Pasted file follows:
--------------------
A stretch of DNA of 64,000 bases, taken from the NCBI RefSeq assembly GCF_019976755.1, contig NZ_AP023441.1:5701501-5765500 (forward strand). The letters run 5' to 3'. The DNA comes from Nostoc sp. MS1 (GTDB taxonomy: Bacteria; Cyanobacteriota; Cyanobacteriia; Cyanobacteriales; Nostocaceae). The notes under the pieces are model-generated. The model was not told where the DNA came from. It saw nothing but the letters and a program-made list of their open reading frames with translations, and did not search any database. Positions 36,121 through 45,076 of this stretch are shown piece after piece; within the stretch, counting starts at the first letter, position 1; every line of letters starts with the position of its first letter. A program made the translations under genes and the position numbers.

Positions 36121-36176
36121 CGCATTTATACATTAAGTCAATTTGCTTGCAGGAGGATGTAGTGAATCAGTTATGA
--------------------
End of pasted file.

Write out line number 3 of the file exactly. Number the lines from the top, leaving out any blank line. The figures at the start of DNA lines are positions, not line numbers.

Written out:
36121 CGCATTTATACATTAAGTCAATTTGCTTGCAGGAGGATGTAGTGAATCAGTTATGA